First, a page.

Brazil’s Thirst for Coke Grows 8%, 2% Over Global Average

Coca-Cola in Brazil Brazilians are drinking more Coke. The sales volume of Coca-Cola Brazil increased by 8% in the first quarter this year compared with the same period in 2006. The volume increased for the 12th consecutive year. Sales in Brazil grew above the global average, since the global growth rate for Coca-Cola in 2006 was 6%.

According to a press release issued by the company, the main contributing factors for the increased sale volume in Brazil were the marketing strategies and the performance of soft drinks.

Last year saw the release of Coca-Cola Zero and of a new packaging for the Burn energy drink, which started being sold in glass bottles as well. The increase in the company's global sales was the highest for a quarter since 2002. Global revenues rose by 17%.

"Our growth in Brazil is a direct consequence of our work and investments. Over the last five years, the Coca-Cola Brazil System invested more than US$ 1.7 billion, always seeking innovation, and entering segments we were not present in yet, said the president of Coca-Cola Brazil, Brian Smith.

The Coca-Cola Brazil System, comprised of Coca-Cola and 17 other Brazilian manufacturing groups, in addition to companies Minute Maid Mais and Leão Junior, provides direct jobs to more than 32,000 employees, plus approximately 300,000 indirect jobs.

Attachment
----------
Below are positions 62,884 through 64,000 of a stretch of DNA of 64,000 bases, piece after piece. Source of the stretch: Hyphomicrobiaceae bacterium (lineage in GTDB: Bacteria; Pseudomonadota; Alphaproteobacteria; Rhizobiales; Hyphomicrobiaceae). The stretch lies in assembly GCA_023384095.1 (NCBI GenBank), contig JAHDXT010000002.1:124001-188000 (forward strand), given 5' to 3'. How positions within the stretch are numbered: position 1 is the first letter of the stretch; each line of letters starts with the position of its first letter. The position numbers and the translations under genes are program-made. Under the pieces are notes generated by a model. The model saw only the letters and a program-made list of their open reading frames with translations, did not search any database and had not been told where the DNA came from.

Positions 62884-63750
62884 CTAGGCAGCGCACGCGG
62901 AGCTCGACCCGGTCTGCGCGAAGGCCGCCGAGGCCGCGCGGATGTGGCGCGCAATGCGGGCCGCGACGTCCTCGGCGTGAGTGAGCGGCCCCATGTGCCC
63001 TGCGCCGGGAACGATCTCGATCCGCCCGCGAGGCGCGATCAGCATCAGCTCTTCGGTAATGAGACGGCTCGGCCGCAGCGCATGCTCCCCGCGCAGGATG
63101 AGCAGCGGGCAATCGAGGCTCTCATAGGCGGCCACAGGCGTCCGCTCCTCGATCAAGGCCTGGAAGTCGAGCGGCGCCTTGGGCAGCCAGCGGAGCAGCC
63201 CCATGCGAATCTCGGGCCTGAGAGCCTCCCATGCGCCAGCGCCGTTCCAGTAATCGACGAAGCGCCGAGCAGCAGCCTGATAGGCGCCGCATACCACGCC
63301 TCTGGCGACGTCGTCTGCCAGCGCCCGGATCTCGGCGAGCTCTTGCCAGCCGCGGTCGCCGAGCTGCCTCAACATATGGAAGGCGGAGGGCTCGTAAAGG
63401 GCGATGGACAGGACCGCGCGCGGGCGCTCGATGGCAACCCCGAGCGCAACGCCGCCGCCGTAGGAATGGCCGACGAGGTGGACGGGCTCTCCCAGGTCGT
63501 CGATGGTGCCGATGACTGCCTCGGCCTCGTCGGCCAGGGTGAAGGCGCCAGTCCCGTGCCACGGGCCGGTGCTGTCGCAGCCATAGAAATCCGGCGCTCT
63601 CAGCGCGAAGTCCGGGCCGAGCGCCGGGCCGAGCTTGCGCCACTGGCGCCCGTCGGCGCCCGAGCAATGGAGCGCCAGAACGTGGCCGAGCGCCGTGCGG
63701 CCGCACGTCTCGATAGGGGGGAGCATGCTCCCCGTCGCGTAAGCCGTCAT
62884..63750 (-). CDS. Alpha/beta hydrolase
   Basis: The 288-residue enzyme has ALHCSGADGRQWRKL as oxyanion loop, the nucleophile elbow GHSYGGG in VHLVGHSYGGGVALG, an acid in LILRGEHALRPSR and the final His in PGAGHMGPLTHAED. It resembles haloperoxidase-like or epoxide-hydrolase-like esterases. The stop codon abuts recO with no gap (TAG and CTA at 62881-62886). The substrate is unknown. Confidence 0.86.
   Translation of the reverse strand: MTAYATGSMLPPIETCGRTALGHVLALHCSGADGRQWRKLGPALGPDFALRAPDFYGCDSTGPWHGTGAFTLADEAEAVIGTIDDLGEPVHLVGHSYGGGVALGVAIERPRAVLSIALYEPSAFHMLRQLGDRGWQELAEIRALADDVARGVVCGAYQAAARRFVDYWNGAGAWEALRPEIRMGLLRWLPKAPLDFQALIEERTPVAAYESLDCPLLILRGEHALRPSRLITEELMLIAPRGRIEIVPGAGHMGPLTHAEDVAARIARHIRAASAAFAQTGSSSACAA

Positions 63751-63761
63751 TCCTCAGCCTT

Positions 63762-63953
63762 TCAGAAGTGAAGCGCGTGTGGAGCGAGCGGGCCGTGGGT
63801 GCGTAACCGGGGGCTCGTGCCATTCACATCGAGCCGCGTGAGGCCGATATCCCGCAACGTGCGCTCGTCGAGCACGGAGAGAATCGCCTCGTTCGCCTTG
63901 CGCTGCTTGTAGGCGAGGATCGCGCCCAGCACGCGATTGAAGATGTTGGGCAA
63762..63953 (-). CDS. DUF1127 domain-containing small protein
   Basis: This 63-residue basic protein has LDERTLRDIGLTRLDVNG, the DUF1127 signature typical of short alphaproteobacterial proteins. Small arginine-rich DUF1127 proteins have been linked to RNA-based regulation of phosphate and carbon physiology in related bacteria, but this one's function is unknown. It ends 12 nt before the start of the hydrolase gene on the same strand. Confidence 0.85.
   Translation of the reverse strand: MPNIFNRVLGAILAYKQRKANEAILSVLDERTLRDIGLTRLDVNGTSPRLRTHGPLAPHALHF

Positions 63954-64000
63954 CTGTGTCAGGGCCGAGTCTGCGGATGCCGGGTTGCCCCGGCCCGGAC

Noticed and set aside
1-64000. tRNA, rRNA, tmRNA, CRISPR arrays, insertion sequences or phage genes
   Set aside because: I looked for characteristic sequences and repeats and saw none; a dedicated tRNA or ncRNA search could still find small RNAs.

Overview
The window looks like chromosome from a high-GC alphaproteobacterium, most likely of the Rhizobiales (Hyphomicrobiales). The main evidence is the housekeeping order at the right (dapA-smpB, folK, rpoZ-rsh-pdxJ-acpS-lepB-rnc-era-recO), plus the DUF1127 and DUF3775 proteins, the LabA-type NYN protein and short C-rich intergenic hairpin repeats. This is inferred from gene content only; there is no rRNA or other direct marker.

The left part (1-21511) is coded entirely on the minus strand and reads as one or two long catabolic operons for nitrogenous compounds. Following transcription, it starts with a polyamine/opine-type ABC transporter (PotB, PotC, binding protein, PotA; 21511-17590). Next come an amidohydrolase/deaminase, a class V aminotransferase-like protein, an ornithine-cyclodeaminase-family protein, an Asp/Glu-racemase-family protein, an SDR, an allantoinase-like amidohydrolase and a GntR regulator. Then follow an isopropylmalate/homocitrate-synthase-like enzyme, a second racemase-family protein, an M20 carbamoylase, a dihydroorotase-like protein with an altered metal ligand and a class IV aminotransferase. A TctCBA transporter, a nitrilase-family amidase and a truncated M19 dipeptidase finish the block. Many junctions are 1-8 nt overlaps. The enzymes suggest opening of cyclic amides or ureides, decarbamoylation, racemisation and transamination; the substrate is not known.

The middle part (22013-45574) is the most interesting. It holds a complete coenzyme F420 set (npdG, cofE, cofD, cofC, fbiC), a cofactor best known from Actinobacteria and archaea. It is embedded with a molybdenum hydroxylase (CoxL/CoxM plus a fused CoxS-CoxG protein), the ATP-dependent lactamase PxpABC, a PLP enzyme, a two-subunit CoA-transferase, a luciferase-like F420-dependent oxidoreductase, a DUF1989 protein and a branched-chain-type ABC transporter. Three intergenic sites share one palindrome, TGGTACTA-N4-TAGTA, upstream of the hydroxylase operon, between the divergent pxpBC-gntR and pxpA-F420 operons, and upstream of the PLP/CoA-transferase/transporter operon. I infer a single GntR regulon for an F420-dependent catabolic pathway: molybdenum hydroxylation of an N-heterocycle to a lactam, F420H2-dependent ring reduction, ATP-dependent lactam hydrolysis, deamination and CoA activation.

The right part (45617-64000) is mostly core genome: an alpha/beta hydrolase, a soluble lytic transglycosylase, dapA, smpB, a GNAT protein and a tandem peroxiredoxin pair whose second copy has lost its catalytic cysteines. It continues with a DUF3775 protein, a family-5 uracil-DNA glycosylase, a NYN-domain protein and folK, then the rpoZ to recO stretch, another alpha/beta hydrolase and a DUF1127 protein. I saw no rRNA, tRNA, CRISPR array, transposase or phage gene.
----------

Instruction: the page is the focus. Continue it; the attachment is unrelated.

Anba

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  • Show Comments (2)

  • u.s.guest

    u.s.capitalists
    hey Brazil , keep drinking coca -cola….it,s so AMERICAN…..

  • conceicao

    Brasil is Coke’s third-largest market by volume and the company pulls large profits out of the country while at the same time deriving huge tax advantages by exporting concentrate from the
    Manaus trade zone. The primary advantage for Brasil from the relationship is efficient collection of tax revenues that
    could otherwise disappear into the underground economy. (I believe that the tax authorities actually set up volume meters in the bottling plants.) What I would like to know is how much Brasilian
    sugar the company and its bottler affiliates actually purchase to supply its operations outside of Brasil. I am pretty sure that the figure is close to zero for the U.S. and Mexico, Coke’s two largest volume
    markets. I would also bet that little if any Brasilian sugar penetrates the E.U. trade barriers. My point is the stark example The Coca-Cola Company, through no fault of its own, provides as to the
    inequities in terms of international trade between the simplest manufactured products and the type of agricultural goods where Brasil enjoys comparative advantage.

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